Lactose intolerance and gastrointestinal cow's milk allergy in infants and children - common misconceptions revisited


12 December 2017


doi: 10.1186/s40413-017-0173-0


Lactose is the main carbohydrate in human and mammalian milk. Lactose requires enzymatic hydrolysis by lactase into D-glucose and D-galactose before it can be absorbed. Term infants express sufficient lactase to digest about one liter of breast milk daily. Physiological lactose malabsorption in infancy confers beneficial prebiotic effects, including the establishment of Bifidobacterium-rich fecal microbiota. In many populations, lactase levels decline after weaning (lactase non-persistence; LNP). LNP affects about 70% of the world's population and is the physiological basis for primary lactose intolerance (LI). Persistence of lactase beyond infancy is linked to several single nucleotide polymorphisms in the lactase gene promoter region on chromosome 2. Primary LI generally does not manifest clinically before 5 years of age. LI in young children is typically caused by underlying gut conditions, such as viral gastroenteritis, giardiasis, cow's milk enteropathy, celiac disease or Crohn's disease. Therefore, LI in childhood is mostly transient and improves with resolution of the underlying pathology. There is ongoing confusion between LI and cow's milk allergy (CMA) which still leads to misdiagnosis and inappropriate dietary management. In addition, perceived LI may cause unnecessary milk restriction and adverse nutritional outcomes. The treatment of LI involves the reduction, but not complete elimination, of lactose-containing foods. By contrast, breastfed infants with suspected CMA should undergo a trial of a strict cow's milk protein-free maternal elimination diet. If the infant is not breastfed, an extensively hydrolyzed or amino acid-based formula and strict cow's milk avoidance are the standard treatment for CMA. The majority of infants with CMA can tolerate lactose, except when an enteropathy with secondary lactase deficiency is present.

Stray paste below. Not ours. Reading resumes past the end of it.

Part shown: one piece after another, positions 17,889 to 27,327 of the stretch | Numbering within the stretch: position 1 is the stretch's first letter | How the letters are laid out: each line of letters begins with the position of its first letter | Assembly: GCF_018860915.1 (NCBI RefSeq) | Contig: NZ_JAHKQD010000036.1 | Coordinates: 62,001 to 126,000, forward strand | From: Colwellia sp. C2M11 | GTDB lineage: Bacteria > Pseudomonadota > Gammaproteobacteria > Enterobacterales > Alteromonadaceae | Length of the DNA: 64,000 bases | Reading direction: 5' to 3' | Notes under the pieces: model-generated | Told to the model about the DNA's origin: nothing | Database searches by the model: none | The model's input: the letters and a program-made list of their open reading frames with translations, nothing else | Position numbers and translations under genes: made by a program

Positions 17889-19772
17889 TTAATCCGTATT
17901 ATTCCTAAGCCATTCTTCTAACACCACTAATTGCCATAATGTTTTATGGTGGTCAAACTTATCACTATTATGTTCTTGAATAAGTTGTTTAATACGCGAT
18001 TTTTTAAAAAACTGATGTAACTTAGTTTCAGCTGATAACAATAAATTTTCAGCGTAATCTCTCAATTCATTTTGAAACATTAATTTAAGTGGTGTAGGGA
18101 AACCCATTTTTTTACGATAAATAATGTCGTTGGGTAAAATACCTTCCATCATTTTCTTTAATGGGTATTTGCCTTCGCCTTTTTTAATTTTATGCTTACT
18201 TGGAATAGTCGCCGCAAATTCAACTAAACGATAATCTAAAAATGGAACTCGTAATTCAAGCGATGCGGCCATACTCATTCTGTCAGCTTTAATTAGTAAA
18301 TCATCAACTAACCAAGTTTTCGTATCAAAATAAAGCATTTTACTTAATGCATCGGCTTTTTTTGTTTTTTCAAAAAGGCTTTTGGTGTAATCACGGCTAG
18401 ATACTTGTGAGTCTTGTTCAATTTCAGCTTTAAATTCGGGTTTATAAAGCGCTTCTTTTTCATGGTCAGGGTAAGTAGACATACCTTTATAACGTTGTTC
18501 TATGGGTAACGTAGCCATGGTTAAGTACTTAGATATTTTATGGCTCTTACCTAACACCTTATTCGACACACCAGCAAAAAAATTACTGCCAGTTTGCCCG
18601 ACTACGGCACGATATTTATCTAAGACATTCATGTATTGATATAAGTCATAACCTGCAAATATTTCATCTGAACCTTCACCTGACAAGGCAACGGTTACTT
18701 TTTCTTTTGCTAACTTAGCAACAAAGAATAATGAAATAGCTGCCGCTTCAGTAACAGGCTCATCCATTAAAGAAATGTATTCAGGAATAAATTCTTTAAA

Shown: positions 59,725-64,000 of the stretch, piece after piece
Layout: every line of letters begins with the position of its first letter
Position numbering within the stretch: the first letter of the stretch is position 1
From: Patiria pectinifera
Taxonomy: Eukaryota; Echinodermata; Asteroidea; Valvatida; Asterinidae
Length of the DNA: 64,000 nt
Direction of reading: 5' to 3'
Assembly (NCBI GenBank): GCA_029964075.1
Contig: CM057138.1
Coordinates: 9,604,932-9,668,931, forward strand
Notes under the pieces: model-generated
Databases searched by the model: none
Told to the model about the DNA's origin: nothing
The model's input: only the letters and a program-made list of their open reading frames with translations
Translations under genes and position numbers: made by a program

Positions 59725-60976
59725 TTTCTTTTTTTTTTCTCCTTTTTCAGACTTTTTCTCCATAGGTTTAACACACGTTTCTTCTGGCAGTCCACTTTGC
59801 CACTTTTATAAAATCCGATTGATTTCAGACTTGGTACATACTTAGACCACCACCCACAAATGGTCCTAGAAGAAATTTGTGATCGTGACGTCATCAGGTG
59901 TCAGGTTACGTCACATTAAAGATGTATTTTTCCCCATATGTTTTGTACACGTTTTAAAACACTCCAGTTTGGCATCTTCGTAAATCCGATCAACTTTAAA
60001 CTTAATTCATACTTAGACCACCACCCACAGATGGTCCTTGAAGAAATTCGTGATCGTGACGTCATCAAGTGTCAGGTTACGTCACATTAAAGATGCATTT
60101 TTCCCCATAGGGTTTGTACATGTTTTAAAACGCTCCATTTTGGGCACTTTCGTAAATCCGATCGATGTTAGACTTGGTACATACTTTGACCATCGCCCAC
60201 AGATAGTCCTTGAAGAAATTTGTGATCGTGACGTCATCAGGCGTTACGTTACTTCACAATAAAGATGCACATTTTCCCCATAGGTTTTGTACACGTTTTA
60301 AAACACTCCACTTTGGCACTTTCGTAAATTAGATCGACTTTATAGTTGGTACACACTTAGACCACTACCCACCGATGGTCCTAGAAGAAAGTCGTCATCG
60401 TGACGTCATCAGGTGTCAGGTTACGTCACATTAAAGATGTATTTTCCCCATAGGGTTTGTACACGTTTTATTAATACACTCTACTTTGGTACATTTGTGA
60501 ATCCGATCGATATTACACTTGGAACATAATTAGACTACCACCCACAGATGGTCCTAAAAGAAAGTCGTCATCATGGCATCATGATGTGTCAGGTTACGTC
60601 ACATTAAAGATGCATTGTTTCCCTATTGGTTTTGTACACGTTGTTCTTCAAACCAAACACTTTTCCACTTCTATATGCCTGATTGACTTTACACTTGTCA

Keywords: Carbohydrate; Celiac disease; Cow’s milk allergy; Enteropathy; Gastroenteritis; Malabsorption.

Conflict of interest statement

Not required.All authors have reviewed the manuscript and have provided their consent for publication.Dr. Ralf Heine has been a member of the scientific advisory boards of Nestlé Health Science / Nestlé Nutrition Institute, Australia/Oceania and Nutricia Australia. He has received honoraria from industry for educational activities. All authors have received reimbursement for travel expenses for this project from Nestlé Health Science, Switzerland. The authors otherwise declare that they have no competing interests.Springer Nature remains neutral with regard to jurisdictional claims in published maps and institutional affiliations.